Remember to type cast all float32! values to float! when passing them as argument to C variadic functions. For non-variadic C functions, Red/System’s compiler will promote float32! to float! automatically.
Not all of IEEE-754 standard was implemented yet. See the remaining features to add in this todo-list.
At low-level, floating point support is architecture-specific:
cpu-version), which triggers the use of older opcodes. For example, in order to use floats on older than PentiumPro CPU, you need to add this line in the target definition:
Several thousands new tests were added to the test suite, pushing the total number of unit tests to 11755. Thanks to Peter for taking care of that.
As IEEE-754 2008 revision introduced several new decimal floating point formats, we plan to support them later in Red/System.
A contributed feature is also part of this new version of Red/System: C-like enumeration support. This contribution was brought by the lead developer of Amanita Design, small independent game developing studio based in Czech Republic, which released the award-winning game Machinarium. A new compilation directive was added to declare enumerations: #enum.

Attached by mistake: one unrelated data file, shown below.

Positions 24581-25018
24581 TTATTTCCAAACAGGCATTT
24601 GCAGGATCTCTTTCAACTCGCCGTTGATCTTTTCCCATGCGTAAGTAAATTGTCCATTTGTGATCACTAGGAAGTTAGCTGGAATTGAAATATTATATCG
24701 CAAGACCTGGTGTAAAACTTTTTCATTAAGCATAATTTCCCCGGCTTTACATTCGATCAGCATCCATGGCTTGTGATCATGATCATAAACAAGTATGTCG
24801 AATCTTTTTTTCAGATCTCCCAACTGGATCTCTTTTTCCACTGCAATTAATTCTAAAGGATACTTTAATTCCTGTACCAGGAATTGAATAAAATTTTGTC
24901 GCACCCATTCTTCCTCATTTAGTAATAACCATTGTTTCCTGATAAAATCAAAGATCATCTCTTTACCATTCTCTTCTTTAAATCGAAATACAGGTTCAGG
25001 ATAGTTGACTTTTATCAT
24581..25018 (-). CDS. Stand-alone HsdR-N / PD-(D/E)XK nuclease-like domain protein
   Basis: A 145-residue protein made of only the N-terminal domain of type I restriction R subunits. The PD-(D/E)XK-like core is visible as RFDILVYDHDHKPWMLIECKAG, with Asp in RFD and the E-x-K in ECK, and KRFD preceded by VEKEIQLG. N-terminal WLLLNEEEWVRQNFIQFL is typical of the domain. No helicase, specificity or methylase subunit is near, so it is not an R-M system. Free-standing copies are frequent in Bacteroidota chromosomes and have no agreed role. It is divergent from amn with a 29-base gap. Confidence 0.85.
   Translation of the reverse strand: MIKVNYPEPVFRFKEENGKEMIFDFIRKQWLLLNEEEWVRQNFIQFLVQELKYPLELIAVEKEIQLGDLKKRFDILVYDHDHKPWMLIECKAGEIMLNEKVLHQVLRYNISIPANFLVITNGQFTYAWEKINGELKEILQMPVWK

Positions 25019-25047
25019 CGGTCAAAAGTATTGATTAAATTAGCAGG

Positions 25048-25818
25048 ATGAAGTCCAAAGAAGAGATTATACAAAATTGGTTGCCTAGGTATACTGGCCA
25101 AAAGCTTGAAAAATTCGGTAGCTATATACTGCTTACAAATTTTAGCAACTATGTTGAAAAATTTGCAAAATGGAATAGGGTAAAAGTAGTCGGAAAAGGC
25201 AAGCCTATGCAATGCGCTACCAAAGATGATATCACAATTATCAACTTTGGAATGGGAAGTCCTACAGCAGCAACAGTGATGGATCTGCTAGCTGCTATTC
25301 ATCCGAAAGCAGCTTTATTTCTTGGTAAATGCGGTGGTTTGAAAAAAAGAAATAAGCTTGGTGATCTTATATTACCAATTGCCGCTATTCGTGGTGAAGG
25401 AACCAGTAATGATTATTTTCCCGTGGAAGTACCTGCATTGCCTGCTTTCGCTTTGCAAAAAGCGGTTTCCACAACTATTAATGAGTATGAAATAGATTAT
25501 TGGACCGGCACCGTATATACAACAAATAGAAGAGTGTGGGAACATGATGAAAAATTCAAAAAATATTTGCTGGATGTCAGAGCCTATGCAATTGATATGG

We got noticed by Ruby’s author, Matz, he tweeted about Red! :-)
After a long time having only partial floating point support in Red/System, it comes now to Red with a broader support, thanks to the terrific work from Qtxie and Oldes, who managed to push Red further while I was busy moving from Europe to China (though, this might be the topic for another blog entry, as requested by many of you).
float! datatype implements IEEE-754 64-bit floating point format. It is available with most of the usual math functions support: